During the late twentieth century, Australia started to recognize the rights of the Aboriginal people. Indigenous claims for self-determination revolved around struggles to maintain a distinct cultural identity in strategies to own and govern traditional lands within the wider political system. While these fundamental challenges pervaded indigenous affairs, contemporary popular music by Aboriginal artists became increasingly important as a means of mediating viewpoints and agendas of the Australian national consciousness. It provided an artistic platform for indigenous performers to express a concerted resistance to colonial influences and sovereignty. As such, this study aims to examine the meaning and significance of musical recordings that reflect Aboriginal identity and place in a popular culture. It adopts an ethnomusicological approach in which music is explored not only in terms of its content, but also in terms of its social, economic, and political contexts. This paper is organized into three case studies of different Aboriginal rock groups: Bleckbala Mujik, Warumpi Band, and Yothu Yindi. Through these studies, the prevalent use of Aboriginal popular music is discerned as an accessible and compelling mechanism to elicit public awareness about the contemporary indigenous struggles through negotiations of power and representations of place.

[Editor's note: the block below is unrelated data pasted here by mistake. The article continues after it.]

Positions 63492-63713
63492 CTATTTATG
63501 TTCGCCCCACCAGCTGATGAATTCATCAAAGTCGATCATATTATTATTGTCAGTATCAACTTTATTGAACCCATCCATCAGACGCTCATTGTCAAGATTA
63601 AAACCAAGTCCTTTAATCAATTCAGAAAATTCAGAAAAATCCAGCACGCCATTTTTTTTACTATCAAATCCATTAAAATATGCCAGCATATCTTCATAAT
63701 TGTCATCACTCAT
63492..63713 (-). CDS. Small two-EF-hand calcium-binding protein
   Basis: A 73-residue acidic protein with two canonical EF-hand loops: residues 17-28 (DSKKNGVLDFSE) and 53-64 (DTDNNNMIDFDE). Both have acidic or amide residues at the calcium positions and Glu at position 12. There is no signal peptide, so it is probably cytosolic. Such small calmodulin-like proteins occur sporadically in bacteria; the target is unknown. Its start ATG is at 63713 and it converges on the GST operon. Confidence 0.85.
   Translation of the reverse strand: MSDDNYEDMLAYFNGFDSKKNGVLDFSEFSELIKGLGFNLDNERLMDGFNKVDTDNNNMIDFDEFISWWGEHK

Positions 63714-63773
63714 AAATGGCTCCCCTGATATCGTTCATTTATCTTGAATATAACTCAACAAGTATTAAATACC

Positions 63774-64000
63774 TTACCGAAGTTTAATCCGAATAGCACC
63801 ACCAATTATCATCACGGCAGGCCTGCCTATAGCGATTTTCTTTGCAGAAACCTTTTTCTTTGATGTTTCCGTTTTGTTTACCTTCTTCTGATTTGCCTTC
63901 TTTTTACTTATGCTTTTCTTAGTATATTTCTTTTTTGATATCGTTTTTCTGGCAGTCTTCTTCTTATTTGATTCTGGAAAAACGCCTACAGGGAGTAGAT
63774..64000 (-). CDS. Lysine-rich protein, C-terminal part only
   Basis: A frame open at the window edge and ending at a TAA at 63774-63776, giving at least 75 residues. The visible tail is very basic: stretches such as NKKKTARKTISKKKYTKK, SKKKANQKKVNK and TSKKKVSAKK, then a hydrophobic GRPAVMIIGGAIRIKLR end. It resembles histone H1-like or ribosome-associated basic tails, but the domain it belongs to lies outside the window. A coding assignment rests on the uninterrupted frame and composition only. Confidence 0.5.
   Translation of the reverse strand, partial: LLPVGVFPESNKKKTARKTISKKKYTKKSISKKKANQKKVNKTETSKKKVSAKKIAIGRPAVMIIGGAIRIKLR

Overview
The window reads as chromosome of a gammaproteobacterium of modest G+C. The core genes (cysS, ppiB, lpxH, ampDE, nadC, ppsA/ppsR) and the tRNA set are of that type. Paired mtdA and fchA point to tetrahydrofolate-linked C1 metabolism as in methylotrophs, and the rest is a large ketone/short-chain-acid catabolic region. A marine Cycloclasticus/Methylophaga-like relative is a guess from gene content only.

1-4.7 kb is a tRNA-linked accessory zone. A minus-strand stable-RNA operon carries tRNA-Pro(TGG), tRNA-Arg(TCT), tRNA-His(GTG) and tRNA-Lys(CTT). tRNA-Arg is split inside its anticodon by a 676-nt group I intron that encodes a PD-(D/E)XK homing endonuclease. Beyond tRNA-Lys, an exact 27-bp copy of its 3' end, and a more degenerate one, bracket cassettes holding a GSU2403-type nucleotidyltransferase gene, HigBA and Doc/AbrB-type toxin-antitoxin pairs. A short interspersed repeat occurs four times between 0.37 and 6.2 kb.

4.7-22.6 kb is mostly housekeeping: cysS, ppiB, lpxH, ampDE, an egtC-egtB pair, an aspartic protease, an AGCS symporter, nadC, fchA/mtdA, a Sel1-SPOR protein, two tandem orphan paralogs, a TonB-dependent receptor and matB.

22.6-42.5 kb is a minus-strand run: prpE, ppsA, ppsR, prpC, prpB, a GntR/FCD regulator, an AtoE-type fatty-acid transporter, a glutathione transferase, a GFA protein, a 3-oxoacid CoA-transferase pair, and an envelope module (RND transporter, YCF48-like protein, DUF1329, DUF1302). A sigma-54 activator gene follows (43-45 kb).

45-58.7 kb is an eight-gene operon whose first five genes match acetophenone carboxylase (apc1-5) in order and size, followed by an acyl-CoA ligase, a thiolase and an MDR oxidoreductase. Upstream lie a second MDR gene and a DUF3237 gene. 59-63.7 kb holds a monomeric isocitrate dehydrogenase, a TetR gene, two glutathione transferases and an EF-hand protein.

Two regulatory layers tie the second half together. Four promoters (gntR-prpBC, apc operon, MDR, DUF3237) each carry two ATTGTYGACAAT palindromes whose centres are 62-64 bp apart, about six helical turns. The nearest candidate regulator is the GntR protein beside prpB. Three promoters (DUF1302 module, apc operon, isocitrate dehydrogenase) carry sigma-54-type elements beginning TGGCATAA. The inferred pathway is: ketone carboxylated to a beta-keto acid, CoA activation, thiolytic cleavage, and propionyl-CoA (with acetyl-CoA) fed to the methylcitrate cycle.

Aboriginal Popular Music, Bleckbala Majik, Warumpi Band, Yothu Yindi, Australia
Jun Wu, James
"Sounds of Australia: Aboriginal Popular Music, Identity, and Place,"
Nota Bene: Canadian Undergraduate Journal of Musicology:
1, Article 6.
Available at: http://ir.lib.uwo.ca/notabene/vol7/iss1/6